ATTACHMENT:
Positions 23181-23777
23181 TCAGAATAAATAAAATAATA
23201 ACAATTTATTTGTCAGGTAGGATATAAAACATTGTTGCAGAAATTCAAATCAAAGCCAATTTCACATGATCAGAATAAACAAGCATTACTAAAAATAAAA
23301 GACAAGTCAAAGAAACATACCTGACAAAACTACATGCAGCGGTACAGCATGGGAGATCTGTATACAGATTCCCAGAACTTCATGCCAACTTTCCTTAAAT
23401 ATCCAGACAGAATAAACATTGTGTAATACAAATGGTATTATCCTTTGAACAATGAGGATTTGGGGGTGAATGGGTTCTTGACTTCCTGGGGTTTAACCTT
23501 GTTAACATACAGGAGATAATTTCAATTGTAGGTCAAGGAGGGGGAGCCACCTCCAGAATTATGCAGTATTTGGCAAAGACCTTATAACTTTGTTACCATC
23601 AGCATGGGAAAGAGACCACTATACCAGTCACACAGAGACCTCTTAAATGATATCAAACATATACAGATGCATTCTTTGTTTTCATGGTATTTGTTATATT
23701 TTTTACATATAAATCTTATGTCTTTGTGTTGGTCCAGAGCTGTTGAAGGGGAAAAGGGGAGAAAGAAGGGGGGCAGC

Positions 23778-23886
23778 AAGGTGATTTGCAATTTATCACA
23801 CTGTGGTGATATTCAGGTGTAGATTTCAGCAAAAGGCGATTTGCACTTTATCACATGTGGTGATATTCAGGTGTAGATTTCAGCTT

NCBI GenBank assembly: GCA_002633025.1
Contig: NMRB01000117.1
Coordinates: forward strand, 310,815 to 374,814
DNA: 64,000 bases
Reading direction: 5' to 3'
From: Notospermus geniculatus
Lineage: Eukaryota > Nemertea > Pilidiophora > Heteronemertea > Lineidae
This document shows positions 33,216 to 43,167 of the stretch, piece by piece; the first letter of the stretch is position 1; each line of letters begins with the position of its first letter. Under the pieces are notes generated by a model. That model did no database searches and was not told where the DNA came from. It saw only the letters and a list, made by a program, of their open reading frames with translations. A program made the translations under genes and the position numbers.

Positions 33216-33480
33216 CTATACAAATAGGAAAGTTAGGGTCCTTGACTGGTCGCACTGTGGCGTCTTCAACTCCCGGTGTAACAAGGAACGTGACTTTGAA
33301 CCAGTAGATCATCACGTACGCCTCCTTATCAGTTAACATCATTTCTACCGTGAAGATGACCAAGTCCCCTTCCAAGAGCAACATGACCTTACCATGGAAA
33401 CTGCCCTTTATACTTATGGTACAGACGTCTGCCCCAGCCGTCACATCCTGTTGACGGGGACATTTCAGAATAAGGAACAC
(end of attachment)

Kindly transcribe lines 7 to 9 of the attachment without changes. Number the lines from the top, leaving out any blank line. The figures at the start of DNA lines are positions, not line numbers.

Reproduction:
23601 AGCATGGGAAAGAGACCACTATACCAGTCACACAGAGACCTCTTAAATGATATCAAACATATACAGATGCATTCTTTGTTTTCATGGTATTTGTTATATT
23701 TTTTACATATAAATCTTATGTCTTTGTGTTGGTCCAGAGCTGTTGAAGGGGAAAAGGGGAGAAAGAAGGGGGGCAGC

Positions 23778-23886